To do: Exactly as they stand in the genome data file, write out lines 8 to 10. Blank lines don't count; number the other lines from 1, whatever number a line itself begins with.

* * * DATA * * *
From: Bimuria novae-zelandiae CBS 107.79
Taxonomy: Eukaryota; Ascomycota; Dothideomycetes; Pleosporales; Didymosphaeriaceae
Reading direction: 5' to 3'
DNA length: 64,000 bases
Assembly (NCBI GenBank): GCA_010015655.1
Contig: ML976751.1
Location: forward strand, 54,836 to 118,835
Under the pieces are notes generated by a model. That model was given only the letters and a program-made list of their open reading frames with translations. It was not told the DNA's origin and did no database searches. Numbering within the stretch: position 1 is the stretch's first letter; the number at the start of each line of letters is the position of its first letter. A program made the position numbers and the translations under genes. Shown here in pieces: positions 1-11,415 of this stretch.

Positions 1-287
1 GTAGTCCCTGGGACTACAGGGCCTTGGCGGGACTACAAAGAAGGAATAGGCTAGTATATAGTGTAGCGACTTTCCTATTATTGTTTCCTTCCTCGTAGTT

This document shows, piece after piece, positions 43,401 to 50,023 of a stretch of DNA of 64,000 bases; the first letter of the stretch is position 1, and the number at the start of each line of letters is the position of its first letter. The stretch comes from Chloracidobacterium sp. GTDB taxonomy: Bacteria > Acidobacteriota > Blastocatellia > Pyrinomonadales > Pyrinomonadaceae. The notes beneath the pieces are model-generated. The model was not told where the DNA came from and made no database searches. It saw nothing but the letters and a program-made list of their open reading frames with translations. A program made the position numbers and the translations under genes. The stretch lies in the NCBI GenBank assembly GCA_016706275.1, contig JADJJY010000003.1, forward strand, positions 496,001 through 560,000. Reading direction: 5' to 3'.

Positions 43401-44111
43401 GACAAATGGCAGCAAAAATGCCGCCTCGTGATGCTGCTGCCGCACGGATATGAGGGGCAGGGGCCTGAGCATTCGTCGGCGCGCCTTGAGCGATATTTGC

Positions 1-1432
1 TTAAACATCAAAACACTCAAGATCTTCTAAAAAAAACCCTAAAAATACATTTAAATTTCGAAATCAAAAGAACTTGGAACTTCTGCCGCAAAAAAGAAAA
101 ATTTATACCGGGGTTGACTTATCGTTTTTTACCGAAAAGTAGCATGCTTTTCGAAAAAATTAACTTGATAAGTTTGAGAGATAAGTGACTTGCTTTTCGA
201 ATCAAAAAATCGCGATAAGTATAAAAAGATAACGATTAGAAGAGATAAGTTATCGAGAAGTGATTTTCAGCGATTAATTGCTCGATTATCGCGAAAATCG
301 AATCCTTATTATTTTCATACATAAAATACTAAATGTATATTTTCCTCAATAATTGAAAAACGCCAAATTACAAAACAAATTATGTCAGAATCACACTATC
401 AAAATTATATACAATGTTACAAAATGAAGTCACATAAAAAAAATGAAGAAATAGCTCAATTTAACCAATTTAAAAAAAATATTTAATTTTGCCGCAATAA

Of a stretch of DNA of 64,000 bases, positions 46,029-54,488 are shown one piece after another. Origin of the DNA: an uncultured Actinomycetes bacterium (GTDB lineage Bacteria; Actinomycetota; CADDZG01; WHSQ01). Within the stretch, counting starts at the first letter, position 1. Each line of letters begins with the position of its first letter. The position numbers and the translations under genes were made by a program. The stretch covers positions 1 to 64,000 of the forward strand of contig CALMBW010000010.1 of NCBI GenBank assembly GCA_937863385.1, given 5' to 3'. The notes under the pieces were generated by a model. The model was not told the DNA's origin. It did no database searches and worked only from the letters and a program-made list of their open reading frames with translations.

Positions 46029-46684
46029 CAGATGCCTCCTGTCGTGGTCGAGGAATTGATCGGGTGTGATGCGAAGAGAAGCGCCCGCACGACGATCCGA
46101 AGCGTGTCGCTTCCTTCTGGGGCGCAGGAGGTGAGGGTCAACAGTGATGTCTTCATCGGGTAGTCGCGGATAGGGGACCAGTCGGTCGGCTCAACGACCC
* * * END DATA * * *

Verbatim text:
Under the pieces are notes generated by a model. That model was given only the letters and a program-made list of their open reading frames with translations. It was not told the DNA's origin and did no database searches. Numbering within the stretch: position 1 is the stretch's first letter; the number at the start of each line of letters is the position of its first letter. A program made the position numbers and the translations under genes. Shown here in pieces: positions 1-11,415 of this stretch.

Positions 1-287
1 GTAGTCCCTGGGACTACAGGGCCTTGGCGGGACTACAAAGAAGGAATAGGCTAGTATATAGTGTAGCGACTTTCCTATTATTGTTTCCTTCCTCGTAGTT